Till the 1950s, Malayalam film didn't see many talented film directors. The milestone film Neelakkuyil (1954), directed by Ramu Karyat and P. Bhaskaran, shed a lot of limelight over its directors. Ramu Karyat went on to become a celebrated director in the 1960s and 1970s. P. Bhaskaran also directed a few acclaimed films in the 1960s. The cameraman of Neelakkuyil, A. Vincent, also became a noted director of the 1960s and 1970s.[17] Another noted director of the 1950s was P. Ramadas, the director of the neorealistic film Newspaper Boy (1955).

In the 1970s, the Malayalam film industry saw the rise of film societies. It triggered a new genre of films known as "parallel cinema". The main driving forces of the movement, who gave priority to serious cinema, were Adoor Gopalakrishnan and G. Aravindan. People like John Abraham and P. A. Backer gave a new dimension to Malayalam cinema through their political themes. The later 1970s witnessed the emergence of another stream of Malayalam films, known as "middle-stream cinema", which seamlessly integrated the seriousness of the parallel cinema and the popularity of the mainstream cinema. Most of the films belonging to this stream were directed by PN Menon, I. V. Sasi, P. G. Viswambharan, K. G. George, Bharathan and Padmarajan.

In the late 1980s and early 1990s, a period widely regarded as the Golden Age of Malayalam cinema, a new array of directors joined the stalwarts who had already made a mark in the industry. The Golden Age saw the narrowing of the gap between the different streams of the industry.[11] Directors like K. G. George, Priyadarshan, I. V. Sasi, John Abraham, Fazil, Joshy, Bhadran, P. G. Viswambharan, Kamal, Sibi Malayil, Hariharan, Sathyan Anthikkad, K. Madhu and Siddique-Lal contributed heavily in the Golden Age. Then there were extraordinary screenwriters like M. T. Vasudevan Nair, T. Damodaran, A. K. Lohithadas and Sreenivasan who contributed their part as well.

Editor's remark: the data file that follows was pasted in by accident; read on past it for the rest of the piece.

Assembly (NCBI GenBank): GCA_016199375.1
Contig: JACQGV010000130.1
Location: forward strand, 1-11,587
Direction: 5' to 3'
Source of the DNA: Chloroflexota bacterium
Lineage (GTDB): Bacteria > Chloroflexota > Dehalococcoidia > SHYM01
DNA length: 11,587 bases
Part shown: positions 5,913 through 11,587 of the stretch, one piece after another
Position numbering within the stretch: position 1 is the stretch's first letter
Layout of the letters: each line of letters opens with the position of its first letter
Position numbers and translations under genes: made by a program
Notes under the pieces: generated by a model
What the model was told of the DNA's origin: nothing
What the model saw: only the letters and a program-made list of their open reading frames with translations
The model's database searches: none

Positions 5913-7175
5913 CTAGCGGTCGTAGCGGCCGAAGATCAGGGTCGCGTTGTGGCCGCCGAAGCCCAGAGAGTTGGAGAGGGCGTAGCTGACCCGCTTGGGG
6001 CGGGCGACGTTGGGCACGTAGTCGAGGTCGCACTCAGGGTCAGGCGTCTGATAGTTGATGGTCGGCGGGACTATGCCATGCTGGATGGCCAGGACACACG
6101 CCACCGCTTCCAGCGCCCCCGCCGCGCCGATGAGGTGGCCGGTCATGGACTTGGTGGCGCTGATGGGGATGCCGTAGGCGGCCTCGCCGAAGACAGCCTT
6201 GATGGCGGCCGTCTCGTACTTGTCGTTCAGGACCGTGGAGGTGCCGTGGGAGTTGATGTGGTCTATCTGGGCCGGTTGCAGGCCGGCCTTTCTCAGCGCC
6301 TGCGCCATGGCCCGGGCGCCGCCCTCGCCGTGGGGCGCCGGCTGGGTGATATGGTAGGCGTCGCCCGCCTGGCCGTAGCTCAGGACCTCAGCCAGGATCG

The 2000s witnessed the decline of quality of Malayalam films. Many directors who excelled in the Golden Age struggled as many of their films continuously failed critically and commercially. As a result the gap between parallel cinema (now known as art cinema) and mainstream cinema (now known as commercial cinema) widened.

The 2000s also saw a commercial film formula being created in line with Tamil and Bollywood films. Directors like Shaji Kailas, Rafi Mecartin and Anwar Rasheed directed blockbusters which had few artistic merits to boast of. Despite the overall decline, some directors stood apart and made quality cinema. Shaji N. Karun, Lenin Rajendran, Shyama Prasad and Jayaraj made films that won laurels. Notable directors who debuted in this time include Blessy, Lal Jose, R. Sharath, Renjith, Roshan Andrews, Amal Neerad, Aashiq Abu, Vineeth Sreenivasan and Lijo Jose Pellissery.

Malayalam film directors have made their mark in the national level as well. Out of the 40 National Film Awards for Best Director given away till 2007, Malayalam directors have pocketed 12, trailed only by Bengali (14 awards). The directors who have won the prestigious award are Adoor Gopalakrishnan (1973, 1985, 1988, 1990, 2007), G. Aravindan (1978, 1979, 1987), Shaji N. Karun (1989), T.V. Chandran (1994), Jayaraj (1998) and Rajivnath (1999). There are several recipients of the Special Jury Award as well: Mankada Ravi Varma (1984), John Abraham (1987), Shaji N. Karun (1995) and Pradeep Nair (2005).